Monday, June 18, 2012

Chapter 7

Munchausen By Proxy (Applaud Me for Clearing up the Mess I Made)

Münchausen syndrome is a psychiatric factitious disorder wherein those affected feign disease, illness, or psychological trauma to draw attention or sympathy to themselves. - Wikipedia

Have you ever been around someone who seems like the unluckiest person in the world? No matter what they do or how hard they try, an overwhelming sense of drama and dread seems to follow them wherever they go? Do they constantly try to blame their circumstances on you or do they insist “the world is out to get them”? Chances are low that this person is just unlucky or that they have attained such an important position in the universe, that everyone, in a fit of jealousy is just out to get them. The most likely explanation is a form of Munchausen syndrome not particularly related to medical causes, that is a very real – and serious – issue in the business world.

This form of Munchausen syndrome is easily detectable in an employee, or manager, first by the increased amount of drama that accompanies even the easiest tasks. It is particularly easy to detect this behavior in professions where maintenance and repairs are required and somewhat more difficult to detect in job functions that are more stable. I would argue that potential employees that suffer from Munchausen syndrome actually seek out professions where they are required to work independently, performing on- demand tasks such as equipment repair or software maintenance. I’ll give you an example of Munchausen syndrome in such a profession which may help me explain the point of this chapter.

A service person works from home. The responsibilities of his position include maintaining an assembly line in a manufacturing plant. He does scheduled preventative work in which he inspects the line on a scheduled basis, replaces high failure parts before they fail, and makes proactive adjustments on the machinery to help assure uninterrupted operation for the plant. He is also responsible for making repairs to the assembly line on an as-needed basis, if the assembly line fails in some way. Usually, a failure to the line will cause products from being shipped on time and a loss in profits.

This kind of scenario is the perfect habitat for an employee with Munchausen syndrome – self directed work, work routines designed to reduce failures, and responsibilities for restoring operations as quickly as possible.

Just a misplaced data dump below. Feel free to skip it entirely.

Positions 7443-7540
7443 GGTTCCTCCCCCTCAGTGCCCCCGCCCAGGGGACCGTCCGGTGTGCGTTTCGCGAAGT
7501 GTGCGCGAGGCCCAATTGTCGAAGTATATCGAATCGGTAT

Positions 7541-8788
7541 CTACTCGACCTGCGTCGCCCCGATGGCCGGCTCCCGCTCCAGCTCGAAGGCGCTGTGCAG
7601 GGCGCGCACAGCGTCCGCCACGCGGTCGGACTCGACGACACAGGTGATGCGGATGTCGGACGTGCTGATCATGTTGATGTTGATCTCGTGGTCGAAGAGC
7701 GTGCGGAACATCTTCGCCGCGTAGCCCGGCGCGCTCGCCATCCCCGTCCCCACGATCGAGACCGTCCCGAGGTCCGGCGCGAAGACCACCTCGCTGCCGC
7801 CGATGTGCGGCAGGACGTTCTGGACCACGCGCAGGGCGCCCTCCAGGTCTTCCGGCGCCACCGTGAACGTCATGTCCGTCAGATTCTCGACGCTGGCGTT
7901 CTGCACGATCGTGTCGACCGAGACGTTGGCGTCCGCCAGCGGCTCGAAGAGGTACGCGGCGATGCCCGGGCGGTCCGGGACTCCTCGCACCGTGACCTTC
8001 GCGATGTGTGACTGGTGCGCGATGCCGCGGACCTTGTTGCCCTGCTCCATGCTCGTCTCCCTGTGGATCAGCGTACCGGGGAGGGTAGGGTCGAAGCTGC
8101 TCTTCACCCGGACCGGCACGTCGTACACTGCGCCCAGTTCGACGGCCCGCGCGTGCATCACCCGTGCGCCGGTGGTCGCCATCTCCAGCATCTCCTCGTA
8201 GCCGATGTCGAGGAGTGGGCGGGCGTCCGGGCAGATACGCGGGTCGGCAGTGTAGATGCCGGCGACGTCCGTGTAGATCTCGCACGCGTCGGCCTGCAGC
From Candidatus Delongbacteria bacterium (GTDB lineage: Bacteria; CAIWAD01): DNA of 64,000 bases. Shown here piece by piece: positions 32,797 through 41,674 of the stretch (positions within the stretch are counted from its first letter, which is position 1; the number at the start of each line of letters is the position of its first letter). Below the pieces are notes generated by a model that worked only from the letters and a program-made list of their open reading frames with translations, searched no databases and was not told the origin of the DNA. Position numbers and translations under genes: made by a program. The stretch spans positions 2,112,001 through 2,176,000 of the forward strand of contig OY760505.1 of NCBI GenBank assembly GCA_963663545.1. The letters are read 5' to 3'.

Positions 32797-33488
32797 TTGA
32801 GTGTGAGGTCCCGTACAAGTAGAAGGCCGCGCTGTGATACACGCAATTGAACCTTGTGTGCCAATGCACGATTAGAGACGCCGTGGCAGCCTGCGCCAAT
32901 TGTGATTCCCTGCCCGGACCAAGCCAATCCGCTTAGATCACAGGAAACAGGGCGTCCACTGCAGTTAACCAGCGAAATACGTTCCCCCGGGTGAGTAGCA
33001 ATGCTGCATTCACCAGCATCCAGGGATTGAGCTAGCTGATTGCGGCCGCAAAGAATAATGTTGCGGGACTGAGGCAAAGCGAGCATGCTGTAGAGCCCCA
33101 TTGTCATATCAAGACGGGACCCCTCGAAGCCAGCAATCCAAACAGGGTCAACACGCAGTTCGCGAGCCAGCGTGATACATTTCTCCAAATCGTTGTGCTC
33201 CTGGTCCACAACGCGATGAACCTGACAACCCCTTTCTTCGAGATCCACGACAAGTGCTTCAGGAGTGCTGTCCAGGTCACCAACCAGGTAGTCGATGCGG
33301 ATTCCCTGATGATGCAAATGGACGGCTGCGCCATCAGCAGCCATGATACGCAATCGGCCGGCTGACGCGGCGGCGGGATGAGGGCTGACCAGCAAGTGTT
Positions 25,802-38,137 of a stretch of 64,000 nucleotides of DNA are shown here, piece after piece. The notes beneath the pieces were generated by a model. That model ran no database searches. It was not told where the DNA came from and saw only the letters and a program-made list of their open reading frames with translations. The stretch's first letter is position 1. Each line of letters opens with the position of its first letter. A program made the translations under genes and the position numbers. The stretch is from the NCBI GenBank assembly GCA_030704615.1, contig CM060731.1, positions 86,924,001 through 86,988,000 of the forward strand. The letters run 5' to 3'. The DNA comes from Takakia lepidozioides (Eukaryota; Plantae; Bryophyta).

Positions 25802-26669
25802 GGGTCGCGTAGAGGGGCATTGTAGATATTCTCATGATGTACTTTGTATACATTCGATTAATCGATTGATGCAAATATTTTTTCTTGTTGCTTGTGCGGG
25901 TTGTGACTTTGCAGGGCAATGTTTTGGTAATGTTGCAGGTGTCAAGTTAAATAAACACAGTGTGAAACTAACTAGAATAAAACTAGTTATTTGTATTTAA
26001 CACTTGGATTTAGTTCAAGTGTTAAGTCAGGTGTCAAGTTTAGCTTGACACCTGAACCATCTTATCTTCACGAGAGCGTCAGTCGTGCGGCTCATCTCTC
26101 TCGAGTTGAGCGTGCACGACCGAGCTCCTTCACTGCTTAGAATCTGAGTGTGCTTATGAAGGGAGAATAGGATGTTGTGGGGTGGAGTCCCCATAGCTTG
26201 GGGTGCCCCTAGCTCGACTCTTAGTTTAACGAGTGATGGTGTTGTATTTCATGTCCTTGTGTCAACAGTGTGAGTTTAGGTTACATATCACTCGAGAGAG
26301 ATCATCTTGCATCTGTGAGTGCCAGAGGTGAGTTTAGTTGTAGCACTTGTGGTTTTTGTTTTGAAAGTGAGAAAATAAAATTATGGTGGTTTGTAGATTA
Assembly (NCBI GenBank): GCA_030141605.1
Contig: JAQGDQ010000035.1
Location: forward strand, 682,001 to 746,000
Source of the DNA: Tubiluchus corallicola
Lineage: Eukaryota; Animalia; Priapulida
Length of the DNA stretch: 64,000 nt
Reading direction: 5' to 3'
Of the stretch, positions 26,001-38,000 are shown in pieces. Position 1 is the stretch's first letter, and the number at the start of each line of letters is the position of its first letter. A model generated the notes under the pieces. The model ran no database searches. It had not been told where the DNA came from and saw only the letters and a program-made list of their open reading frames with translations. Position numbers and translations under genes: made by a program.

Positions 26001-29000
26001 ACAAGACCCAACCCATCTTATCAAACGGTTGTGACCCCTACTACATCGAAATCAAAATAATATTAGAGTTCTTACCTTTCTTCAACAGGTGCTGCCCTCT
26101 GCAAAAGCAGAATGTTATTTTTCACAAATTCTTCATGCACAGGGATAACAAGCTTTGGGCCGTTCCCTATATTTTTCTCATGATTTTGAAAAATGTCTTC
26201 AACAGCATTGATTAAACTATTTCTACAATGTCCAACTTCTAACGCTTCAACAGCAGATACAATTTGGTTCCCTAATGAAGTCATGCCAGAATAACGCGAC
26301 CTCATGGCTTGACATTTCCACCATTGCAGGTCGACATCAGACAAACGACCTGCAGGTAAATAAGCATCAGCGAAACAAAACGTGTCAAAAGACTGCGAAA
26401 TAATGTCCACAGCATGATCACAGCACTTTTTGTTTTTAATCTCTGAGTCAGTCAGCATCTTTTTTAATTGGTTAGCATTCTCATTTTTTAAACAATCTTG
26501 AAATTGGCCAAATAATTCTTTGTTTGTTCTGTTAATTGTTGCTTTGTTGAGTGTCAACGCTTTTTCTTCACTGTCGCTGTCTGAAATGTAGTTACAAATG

Here is an example of how this condition manifests in this kind of work environment.

If everything goes as planned with the preventive maintenance of the assembly line, catastrophic failures most likely will be prevented. Though the service man would have performed his task perfectly and he will have received a well earned paycheck for doing so, this is never enough for the employee suffering from Munchausen syndrome. In fact, the scenario I just described will rarely, if ever, play out like this in the first place.

The service professional exhibiting this behavior, in an effort to draw attention to himself, may actually sabotage the assembly line he is working on during an inspection so a repair will become necessary. The manufacturing plant will have no choice to call him when the line breaks down. And he will come to the rescue. But not so fast. Most likely, in these cases, the service man will assess the situation (already knowing what is wrong because he caused the malfunction) and paint a bleak picture to the manager about how expensive the repair will be, how long the line will be down, and how many hours of overtime he is going to need to get it up and running again. Then a series of ups and downs throughout the repair process will ensue. The service engineer will give frequent up dates – “It’s up and running now, but I am going to sit and watch it for a while to make sure something else does not go wrong.” Frequently something else will go wrong because the engineer will have placed another bug in the system to draw out the repair event. This may be repeated several times over the course of one service call. The roller-coaster that ensues insures that the manager will be completely confused about what really happened and will have no choice but to trust the engineer is doing his best and is really the expert person to take care of the issue.